Universities reshape curricula to teach the pandemic

People in face masks in front of signs

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Universities are developing new courses, and adapting existing ones, to teach students about the pandemic in real time.

Academics who have created programmes related to Covid-19 highlighted how they were designed to be educational in both the practical and academic sense as well as helping students to psychologically process the crisis.

Krista Milich, an assistant professor of biological anthropology at Washington University in St Louis, developed an intensive three-week online course titled The Pandemic: Science and Society, which ran from mid-August, ahead of the start of the academic year. Classes took place for two hours each weekday and the programme was open to all students at the institution.

It showcased the expertise of academics across the university and at other institutions, with guest lecturers covering topics including empathy, employment law, the pandemic’s impact on the arts, and leadership and management in a public health crisis.

Dr Milich told Times Higher Education that the dean of the College of Arts & Sciences had asked her to create an interdisciplinary pandemic-related programme after the institution announced that it would be teaching classes in person this semester.  

“They wanted students to be prepared before they came back to campus,” she said. “I came up with The Pandemic: Science and Society with the goal to show not only some of the biological information about Sars-CoV-2 itself, but also how it’s impacting people in the US and beyond.”

Dr Milich said some students had been concerned about being subjected to peer pressure or feeling isolated when the new academic year started, but the course helped create a culture of encouraging safe behaviour on campus.

The programme included a public communication assignment, in which students had to share what they had learned with their social networks, through means such as flyers, social media posts or articles, meaning that the lessons reached the wider campus community.

More than 1,300 students signed up to the two-credit course, 1,251 completed it and all the lectures have since been made publicly available, Dr Milich added.

“It’s by far the largest course we’ve ever had at the university,” she said, adding that she will be teaching a follow-up course next semester titled The Second Wave of the Pandemic: Science and Society, which will draw on the latest research on Covid-19.

“Pandemics are going to be more and more common, so I think that classes like this, unfortunately, are going to become part of our reality longer term.”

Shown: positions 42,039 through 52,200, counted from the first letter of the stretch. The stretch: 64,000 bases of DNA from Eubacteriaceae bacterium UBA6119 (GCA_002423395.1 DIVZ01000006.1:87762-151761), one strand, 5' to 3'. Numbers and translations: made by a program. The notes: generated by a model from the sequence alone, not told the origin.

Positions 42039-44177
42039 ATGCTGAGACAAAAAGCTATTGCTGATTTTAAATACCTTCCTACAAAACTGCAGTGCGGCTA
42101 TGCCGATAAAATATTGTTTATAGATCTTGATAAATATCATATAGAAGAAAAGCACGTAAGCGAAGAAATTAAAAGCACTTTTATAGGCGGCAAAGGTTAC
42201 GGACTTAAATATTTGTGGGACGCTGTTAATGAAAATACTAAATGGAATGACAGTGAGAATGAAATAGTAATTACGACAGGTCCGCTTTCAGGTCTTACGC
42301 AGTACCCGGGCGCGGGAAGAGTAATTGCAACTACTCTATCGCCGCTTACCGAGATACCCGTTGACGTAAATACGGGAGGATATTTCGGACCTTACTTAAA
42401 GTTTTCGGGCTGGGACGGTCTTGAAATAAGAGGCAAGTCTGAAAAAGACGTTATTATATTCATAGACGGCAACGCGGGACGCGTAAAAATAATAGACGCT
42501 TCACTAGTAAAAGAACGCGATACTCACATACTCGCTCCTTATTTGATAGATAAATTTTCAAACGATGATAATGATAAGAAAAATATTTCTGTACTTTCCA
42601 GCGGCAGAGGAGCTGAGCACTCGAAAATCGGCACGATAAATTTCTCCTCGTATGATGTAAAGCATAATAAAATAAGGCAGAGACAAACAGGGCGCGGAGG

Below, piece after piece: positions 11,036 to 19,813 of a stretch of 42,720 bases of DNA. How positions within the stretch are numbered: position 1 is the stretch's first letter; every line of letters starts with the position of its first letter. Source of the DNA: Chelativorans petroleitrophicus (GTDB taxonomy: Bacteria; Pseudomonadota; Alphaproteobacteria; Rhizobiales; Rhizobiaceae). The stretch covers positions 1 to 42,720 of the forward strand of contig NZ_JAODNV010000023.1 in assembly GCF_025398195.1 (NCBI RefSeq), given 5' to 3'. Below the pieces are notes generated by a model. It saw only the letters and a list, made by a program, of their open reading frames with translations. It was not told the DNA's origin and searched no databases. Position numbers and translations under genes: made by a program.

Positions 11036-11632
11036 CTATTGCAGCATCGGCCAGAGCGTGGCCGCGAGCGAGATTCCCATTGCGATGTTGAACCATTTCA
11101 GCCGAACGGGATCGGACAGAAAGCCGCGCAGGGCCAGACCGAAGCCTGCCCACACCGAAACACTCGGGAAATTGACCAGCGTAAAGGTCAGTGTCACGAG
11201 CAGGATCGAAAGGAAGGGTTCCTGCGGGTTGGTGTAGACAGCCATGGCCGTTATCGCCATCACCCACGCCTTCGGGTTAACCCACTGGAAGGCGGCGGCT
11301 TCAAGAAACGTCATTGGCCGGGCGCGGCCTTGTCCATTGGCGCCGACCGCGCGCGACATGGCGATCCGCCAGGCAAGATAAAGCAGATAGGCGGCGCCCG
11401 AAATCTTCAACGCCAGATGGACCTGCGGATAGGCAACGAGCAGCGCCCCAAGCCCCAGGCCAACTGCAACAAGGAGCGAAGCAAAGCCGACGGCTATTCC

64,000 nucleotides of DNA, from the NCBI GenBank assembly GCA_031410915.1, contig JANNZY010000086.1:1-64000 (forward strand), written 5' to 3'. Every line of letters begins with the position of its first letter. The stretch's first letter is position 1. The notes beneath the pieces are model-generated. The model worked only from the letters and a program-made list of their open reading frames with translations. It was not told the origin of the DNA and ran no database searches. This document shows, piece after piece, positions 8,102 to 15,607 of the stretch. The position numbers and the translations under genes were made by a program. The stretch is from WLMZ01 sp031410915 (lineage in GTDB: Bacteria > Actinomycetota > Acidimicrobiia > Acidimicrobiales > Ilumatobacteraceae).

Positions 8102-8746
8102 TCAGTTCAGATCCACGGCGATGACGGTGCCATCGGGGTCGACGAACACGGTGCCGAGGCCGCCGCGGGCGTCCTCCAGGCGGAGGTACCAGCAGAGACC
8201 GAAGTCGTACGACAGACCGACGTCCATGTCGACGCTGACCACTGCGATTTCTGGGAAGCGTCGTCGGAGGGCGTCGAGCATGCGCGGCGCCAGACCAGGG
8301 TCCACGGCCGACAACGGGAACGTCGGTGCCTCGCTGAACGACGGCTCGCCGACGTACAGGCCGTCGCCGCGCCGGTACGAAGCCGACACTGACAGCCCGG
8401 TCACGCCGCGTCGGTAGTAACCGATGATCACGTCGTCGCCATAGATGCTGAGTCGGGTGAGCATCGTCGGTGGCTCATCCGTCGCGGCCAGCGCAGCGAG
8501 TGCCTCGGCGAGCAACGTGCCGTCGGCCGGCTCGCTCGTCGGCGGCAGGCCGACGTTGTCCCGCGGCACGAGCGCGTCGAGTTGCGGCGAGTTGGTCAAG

Mike Limarzi, senior professorial lecturer of mathematics and statistics at the American University in Washington DC, also pivoted his teaching towards Covid-19. When classes moved online in the spring, he redesigned the second half of his first-year maths course so students could apply their learning to real life.

He taught students how pandemic models work, why the spread of the virus will not be exponential in the long run and about some of the problems with the way in which Covid-19 data was presented by the media.

“We wanted to help them understand the situation in a more logical, rational way, so they maybe wouldn’t be as nervous [about the pandemic],” he said, adding that linking the course to Covid-19 also helped make the class more engaging.

The course is running again this semester and Dr Limarzi said he planned to keep the Covid-19 elements in future years.

Across the border, Katherine Lyon, an assistant professor of teaching in the department of sociology at the University of British Columbia, developed a course titled Covid-19 and Society: Inequality in Global Pandemics, which was open to undergraduates across arts, science and business. It was taught during the summer and is being taught again this semester, and a free public version is now available on the online learning platform edX. Dr Lyon has also applied for a broader version of the programme, referencing historical pandemics as well as Covid-19, to become a permanent course.

The three-credit programme explores topics such as ageism, racism, health inequalities and the opioid crisis, and the link between Covid-19 and climate change.  

“I was concerned about media representations of Covid presenting it as a risk for each individual person to deal with and I wanted to situate it in a collective and collaborative lens and a global lens. I wanted to help students process the pandemic in real time,” Dr Lyon said.

“Some students found it to be quite transformative: one student, after taking the module on racism and the pandemic, said that they had never studied racism in an academic setting before and that it gave them a way to name their own experience of being discriminated against for wearing a mask.”

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